Pandemic Theme Hints: Who else forgot that Groundhog Day has a happy ending?

in Pop Culture, Public News, Therapy


I tend to use a lot of metaphors when I work with my clients. It’s a technique that got drilled into me during my training iFunctional Family Therapy for a practicum placement back in grad school. In FFT, we call it “theme hints” and the general idea is that it’s easier for clients to get on the same page as their therapist when we have a common language; easier to feel like we’re going through the same struggles when there’s a simile or metaphor that we can agree applies to our current situation.

Since the pandemic started earlier this year, I’ve found myself in the interesting position of not only using theme hints to establish common language between myself and my individual clients, but in using the SAME themes across different clients in order to navigate what seem to be very common concerns among the majority, if not the entirety, of my caseload: coping with an increased sense of isolation, anxiety related to the uncertainty of the future, an increasing sense of powerlessness regarding one’s circumstances, and the mind-numbing sameness of the day-to-day in this “new normal.”

The one theme that seemed to rush to the front of many clients’ consciousness is Harold Ramis’ 1993 existential comedy Groundhog Day. In the film a cynical weatherman, Phil Connors (played by Bill Murray), finds himself trapped in a time loop while covering the titular holiday’s festivities in Punxsutawney, PA. As Phil relives the same events over and over and over again, he becomes increasingly distraught and desperate for something, anything to break up the brutal monotony of his repetitive days. Sound relatable? Yeah, same for me.

I have to admit that I didn’t capitalize on this theme when it was first introduced to me by numerous clients, it simply became a shorthand for us to acknowledge the general difficulties of pandemic living. “On a scale from zero to Groundhog Day, how deep is your current sense of existential dread?” That sort of thing. It wasn’t until a session I had with a specific client that the Groundhog Day theme pivoted in such a way that it bumped right to the top of my “go-to” list of metaphors (recharging batteries, navigating during a storm, and changing the radio station are some of my other favorites, if you were wondering).

So there I am, many months into the pandemic, talking with a client who has been working diligently – mostly through behavioral activation, graded task assignment, and pleasant activity scheduling – to create a more supportive daily routine with some “manufactured spontaneity” thrown in for good measure. We were reflecting on their progress, calling back the previously agreed-upon Groundhog Day theme, and my client remarked “You know, I forgot for a while that Groundhog Day has a happy ending,” and, no joke, it felt like a revelation. I realized that I, too, had really been focusing on Phil’s mindset in the first half of the film, relating only to how much he disliked his circumstances and felt imprisoned by them. I had forgotten about the whole second half of the movie!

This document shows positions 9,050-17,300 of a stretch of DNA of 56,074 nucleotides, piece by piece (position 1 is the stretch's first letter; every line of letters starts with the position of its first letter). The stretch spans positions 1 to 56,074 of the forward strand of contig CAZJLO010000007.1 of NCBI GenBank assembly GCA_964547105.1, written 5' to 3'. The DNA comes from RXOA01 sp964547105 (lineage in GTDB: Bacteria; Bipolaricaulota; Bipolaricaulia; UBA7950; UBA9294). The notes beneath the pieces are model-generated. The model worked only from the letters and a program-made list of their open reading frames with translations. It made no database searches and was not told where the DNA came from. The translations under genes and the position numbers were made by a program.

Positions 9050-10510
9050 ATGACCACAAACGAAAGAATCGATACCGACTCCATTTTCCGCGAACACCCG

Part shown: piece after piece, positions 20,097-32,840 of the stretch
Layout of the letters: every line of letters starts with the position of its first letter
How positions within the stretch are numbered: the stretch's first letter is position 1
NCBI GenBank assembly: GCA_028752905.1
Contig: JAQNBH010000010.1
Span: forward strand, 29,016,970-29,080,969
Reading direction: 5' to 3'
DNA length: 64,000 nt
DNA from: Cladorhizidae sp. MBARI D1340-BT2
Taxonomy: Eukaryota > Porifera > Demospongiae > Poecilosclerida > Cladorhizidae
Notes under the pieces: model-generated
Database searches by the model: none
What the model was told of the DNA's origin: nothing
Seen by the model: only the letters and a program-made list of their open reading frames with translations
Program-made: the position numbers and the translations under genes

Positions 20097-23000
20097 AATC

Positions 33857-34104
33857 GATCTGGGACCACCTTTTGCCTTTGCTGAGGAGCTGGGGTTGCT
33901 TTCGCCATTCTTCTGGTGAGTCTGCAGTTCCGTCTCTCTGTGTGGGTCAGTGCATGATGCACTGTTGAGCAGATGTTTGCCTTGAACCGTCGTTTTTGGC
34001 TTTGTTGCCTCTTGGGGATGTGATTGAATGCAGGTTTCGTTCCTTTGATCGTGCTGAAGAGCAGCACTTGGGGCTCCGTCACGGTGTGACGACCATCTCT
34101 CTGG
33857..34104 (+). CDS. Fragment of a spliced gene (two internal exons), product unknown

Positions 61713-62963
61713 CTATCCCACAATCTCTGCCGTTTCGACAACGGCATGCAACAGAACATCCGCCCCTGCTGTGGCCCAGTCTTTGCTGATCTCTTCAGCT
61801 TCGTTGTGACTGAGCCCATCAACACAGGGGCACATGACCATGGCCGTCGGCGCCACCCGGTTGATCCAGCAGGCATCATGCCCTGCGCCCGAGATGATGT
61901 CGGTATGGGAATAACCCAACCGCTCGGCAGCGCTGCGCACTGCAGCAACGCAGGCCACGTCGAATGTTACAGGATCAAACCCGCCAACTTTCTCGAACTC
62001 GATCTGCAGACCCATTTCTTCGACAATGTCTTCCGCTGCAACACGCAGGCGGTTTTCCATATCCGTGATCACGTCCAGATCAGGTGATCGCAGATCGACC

In Groundhog Day, Rita (played by Andie MacDowell), reframes the time loop for Phil, noting “Sometimes I wish I had a thousand lifetimes. I don’t know, Phil. Maybe it’s not a curse. It just depends on how you look at it.” This line marks the major pivot point in the film, with Phil then moving away from dread and despair and into a phase of growth and personal development. For my client, they found that they could reframe their “monotony” as “predictability,” which then provided them with more perceived stability as they pursued their behavior modifications. Without the opportunity for them to disengage by seeking out their preferred pre-pandemic social activities, my client instead leaned into the daily repetitiveness as a means of establishing consistency. The sameness of each passing day formed the foundation for observing the impact of these small changes over an extended period of time. Estimates for the amount of time Phil spends in the Groundhog Day time loop range from 10-50 years, but my client accomplished these changes in a matter of months. Not too shabby.

In the weeks following that session, I’ve explored shifting the Groundhog Day theme in a similar way with some of my other clients and have found them to be pretty receptive to it. We discuss how Phil’s change in character seems rooted in his acceptance of his current circumstances and embracing what he can actually control: his behavior and his point of view… and then we talk about applying that to OUR time-loop, the day-to-day sameness we’ve been coping with for the majority of this year. Because here’s the thing: If we can relate so strongly to Phil at the beginning of the movie, surely we must also be capable of relating to him at the end of it.

(Dr. Melissa Kunimatsu is a licensed developmental psychologist working in private practice in New Orleans, LA at Kunimatsu Psychology. She has been a member of LPA since 2018.)